Mark Salkeld describes a scene that seems more science fiction than technological fact.
An engineer in a special theatre room guides a wellbore through a holograph-like image of an underground formation, demonstrating to an oil company official how the hydrocarbons therein might best be extracted.
“They’re standing right inside the customer’s formation and they can move the formation, they can steer the (drill) bit and they can help them design their wells,” said Salkeld, who is president and CEO of the Petroleum Services Association of Canada.
Such advanced production practices are helping energy companies further develop mature reservoirs like the Pembina oil field near Red Deer, he said.
“If you get a wavy formation, they can steer that drill bit for perfect positioning.”
Salkeld, and about 250 representatives of companies in the upstream petroleum industry, are in Red Deer this week for PSAC’s spring conference. The mood is upbeat, with crude oil trading at more than $100 a barrel and indications strong that 2012 will be another busy year.
“Land sales are on the increase,” said Salkeld, noting that revenues collected by the Alberta government for conventional oil and gas rights during the past fiscal year should be comparable to the record $2.66 billion earned by the province in 2010-11.
“That’s one of our prime indicators.”
Those sales reveal a strong emphasis on oil and liquid-rich gas plays, he added, as producers shy away from low-priced natural gas.
“Gas is still a very, very sad story,” said Salkeld.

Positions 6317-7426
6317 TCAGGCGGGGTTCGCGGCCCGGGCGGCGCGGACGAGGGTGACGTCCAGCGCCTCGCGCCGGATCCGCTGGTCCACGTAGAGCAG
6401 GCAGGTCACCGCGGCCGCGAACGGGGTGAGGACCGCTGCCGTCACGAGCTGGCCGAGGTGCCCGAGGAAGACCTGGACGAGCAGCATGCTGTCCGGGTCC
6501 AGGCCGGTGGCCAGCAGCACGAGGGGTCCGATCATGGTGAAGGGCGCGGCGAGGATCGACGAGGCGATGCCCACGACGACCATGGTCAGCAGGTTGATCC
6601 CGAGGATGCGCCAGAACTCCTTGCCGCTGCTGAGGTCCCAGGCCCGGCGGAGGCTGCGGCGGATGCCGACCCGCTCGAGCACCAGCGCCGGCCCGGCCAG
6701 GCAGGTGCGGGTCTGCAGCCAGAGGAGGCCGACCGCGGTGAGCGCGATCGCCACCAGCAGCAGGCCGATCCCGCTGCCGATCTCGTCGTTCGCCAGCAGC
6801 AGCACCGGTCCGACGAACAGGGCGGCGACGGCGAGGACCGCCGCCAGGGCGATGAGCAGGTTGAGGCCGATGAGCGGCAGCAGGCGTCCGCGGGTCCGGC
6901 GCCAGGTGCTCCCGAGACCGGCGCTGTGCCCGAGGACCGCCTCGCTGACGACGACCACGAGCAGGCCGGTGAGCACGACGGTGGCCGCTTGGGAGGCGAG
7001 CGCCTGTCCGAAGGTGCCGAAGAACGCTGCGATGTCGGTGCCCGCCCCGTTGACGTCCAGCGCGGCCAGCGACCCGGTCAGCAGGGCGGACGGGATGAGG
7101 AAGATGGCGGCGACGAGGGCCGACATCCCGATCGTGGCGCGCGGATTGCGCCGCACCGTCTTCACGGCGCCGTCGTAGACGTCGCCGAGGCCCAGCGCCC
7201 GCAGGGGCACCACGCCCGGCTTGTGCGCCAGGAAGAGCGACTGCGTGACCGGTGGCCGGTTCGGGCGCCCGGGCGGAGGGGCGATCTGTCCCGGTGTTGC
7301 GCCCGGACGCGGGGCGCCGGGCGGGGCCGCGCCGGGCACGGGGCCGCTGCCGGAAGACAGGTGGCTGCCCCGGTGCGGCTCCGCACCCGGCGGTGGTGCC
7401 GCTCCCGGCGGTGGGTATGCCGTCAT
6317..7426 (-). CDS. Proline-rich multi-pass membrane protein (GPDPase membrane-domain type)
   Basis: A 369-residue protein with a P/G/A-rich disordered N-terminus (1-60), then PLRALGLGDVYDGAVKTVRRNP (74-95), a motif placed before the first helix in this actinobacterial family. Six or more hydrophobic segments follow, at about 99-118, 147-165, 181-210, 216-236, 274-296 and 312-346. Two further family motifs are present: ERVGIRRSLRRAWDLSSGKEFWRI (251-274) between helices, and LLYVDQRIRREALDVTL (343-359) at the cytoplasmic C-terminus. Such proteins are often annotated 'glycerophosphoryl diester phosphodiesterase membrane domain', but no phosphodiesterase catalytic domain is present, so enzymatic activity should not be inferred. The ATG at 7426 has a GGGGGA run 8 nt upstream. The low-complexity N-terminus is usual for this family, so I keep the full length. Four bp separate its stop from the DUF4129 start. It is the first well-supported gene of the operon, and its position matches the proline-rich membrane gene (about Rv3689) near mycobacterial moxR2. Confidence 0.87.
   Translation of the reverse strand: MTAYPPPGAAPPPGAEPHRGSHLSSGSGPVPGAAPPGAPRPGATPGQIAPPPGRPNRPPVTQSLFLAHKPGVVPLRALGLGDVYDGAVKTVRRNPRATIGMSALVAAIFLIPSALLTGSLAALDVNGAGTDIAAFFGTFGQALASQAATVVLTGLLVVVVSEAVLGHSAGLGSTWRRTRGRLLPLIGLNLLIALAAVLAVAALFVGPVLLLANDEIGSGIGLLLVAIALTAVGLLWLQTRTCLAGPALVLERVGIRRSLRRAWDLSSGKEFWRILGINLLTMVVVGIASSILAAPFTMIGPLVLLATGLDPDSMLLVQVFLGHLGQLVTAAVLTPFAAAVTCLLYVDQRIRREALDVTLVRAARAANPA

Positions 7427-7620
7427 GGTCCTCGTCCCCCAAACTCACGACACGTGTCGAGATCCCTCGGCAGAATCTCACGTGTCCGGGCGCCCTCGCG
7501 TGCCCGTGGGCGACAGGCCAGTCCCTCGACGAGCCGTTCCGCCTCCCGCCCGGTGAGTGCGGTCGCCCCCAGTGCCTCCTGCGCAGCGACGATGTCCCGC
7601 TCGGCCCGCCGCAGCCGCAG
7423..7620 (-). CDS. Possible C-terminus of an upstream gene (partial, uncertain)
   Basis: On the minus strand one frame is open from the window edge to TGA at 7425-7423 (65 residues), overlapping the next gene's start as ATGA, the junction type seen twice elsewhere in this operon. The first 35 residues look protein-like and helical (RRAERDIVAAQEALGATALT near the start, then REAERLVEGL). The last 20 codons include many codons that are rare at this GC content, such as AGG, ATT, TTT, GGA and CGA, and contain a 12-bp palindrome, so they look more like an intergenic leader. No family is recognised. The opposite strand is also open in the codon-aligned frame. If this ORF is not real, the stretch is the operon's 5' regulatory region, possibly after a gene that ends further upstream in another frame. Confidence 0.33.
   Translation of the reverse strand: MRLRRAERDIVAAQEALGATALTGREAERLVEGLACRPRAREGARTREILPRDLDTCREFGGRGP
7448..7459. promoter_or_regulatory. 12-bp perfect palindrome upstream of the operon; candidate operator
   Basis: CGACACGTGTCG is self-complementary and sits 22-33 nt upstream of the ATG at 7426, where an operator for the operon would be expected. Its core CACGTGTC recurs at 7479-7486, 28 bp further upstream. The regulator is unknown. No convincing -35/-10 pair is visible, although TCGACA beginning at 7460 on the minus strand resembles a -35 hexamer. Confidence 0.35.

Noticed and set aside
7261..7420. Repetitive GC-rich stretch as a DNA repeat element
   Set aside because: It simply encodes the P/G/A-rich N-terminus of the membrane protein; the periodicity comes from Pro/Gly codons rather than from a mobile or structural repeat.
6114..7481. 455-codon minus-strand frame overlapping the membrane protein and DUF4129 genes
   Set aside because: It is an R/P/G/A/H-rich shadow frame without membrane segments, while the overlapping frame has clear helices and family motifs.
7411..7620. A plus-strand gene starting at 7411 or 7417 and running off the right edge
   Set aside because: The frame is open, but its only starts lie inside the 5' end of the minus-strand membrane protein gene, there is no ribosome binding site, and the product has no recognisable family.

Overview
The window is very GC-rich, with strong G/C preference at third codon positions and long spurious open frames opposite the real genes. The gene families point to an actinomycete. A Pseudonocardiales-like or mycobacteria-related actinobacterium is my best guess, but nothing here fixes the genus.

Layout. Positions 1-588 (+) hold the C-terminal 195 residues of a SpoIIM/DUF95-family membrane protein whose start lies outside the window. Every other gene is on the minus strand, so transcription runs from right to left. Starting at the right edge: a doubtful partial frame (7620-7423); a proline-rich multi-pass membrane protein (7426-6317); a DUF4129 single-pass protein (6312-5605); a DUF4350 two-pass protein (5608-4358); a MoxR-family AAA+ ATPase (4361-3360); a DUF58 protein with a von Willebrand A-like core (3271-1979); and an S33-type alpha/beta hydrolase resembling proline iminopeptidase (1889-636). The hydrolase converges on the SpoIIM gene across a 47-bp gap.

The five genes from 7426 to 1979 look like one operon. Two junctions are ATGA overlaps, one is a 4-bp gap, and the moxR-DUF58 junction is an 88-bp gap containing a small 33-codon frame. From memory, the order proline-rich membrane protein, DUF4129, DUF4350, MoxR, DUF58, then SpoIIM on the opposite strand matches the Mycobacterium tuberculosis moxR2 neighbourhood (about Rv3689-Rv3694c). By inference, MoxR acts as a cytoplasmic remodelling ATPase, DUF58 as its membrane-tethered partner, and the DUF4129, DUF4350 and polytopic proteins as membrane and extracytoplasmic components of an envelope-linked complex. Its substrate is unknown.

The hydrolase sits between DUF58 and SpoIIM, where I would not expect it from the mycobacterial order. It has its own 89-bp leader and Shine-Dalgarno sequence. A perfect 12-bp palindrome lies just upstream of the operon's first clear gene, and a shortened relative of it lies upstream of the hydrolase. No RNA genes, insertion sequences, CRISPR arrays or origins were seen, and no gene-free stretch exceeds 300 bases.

The more positive theme are the improved production techniques on the oil side. In addition to the accuracy with which reservoirs can be mapped, directional drilling and multi-stage fracturing is enabling producers to extract their contents more efficiently.
Salkeld also noted how multiple wells are being drilled from a single pad site. Equipment and manpower can be concentrated there, and are not required to move as frequently.
“If they can get all their equipment into the location and not have to move for a month or two while they work over all the wells they drilled, that just extends the season for us.”
The surface footprint is also much smaller for the underground area accessed, he added.
In 1970, said Salkeld, about 20 acres of land had to be cleared for a vertical well that would provide only 0.8 of an acre of below-surface access. Thirty years later, a multi-well pad site requires just 0.2 acres of surface area but can reach more than 80 square miles below.
Challenges do exist, with access to skilled labour key among these.
A year ago, the Petroleum Human Resources Council of Canada issued a report that projected the domestic petroleum industry would need 39,000 to 130,000 additional workers by 2020. Salkeld doubts the situation has improved, noting that a lot of oilfield equipment sat idle this winter because there weren’t people to operate them.
Heavy duty mechanics, truck drivers, heavy equipment operators and welders are all in short supply, as are rig managers and oilfield supervisors.
PSAC is exploring ways to ease the crunch, he said, including identifying underutilized skilled labour pools in Canada and abroad.
“We’re looking domestically in Canada first, North America kind of second and then globally third.”
Regulatory constraints are another industry concern, said Salkeld. He doesn’t object to strict controls on drilling and production, but is frustrated by duplication and long timelines.
Salkeld also said the Canadian petroleum industry needs to better communicate to the public that it’s acting appropriately and responsibly.
“That’s something we’ve fallen short on and need to work on constantly.”
PSAC’s spring conference began Monday and wraps up today. It’s being held at the Sheraton Red Deer Hotel.